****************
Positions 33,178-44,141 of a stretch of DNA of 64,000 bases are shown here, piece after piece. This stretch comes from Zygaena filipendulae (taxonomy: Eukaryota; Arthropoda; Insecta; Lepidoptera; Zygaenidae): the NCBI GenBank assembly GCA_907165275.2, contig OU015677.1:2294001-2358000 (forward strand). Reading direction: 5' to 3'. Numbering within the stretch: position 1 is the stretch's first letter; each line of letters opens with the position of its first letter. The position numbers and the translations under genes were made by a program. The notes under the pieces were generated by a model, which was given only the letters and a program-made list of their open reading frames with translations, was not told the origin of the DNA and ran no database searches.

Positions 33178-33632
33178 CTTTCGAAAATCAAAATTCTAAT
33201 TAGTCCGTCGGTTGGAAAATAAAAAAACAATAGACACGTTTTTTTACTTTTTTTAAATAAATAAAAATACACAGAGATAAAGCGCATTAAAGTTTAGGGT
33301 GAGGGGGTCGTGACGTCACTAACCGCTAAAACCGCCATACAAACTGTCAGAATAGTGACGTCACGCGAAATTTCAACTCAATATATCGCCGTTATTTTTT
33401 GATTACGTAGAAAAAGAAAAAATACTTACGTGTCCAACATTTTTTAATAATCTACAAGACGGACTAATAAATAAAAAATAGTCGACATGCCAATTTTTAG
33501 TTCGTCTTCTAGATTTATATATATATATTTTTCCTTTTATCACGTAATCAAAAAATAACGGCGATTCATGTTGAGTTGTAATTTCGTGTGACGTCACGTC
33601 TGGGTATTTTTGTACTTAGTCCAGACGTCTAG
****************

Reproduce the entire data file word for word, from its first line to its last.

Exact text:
Positions 33,178-44,141 of a stretch of DNA of 64,000 bases are shown here, piece after piece. This stretch comes from Zygaena filipendulae (taxonomy: Eukaryota; Arthropoda; Insecta; Lepidoptera; Zygaenidae): the NCBI GenBank assembly GCA_907165275.2, contig OU015677.1:2294001-2358000 (forward strand). Reading direction: 5' to 3'. Numbering within the stretch: position 1 is the stretch's first letter; each line of letters opens with the position of its first letter. The position numbers and the translations under genes were made by a program. The notes under the pieces were generated by a model, which was given only the letters and a program-made list of their open reading frames with translations, was not told the origin of the DNA and ran no database searches.

Positions 33178-33632
33178 CTTTCGAAAATCAAAATTCTAAT
33201 TAGTCCGTCGGTTGGAAAATAAAAAAACAATAGACACGTTTTTTTACTTTTTTTAAATAAATAAAAATACACAGAGATAAAGCGCATTAAAGTTTAGGGT
33301 GAGGGGGTCGTGACGTCACTAACCGCTAAAACCGCCATACAAACTGTCAGAATAGTGACGTCACGCGAAATTTCAACTCAATATATCGCCGTTATTTTTT
33401 GATTACGTAGAAAAAGAAAAAATACTTACGTGTCCAACATTTTTTAATAATCTACAAGACGGACTAATAAATAAAAAATAGTCGACATGCCAATTTTTAG
33501 TTCGTCTTCTAGATTTATATATATATATTTTTCCTTTTATCACGTAATCAAAAAATAACGGCGATTCATGTTGAGTTGTAATTTCGTGTGACGTCACGTC
33601 TGGGTATTTTTGTACTTAGTCCAGACGTCTAG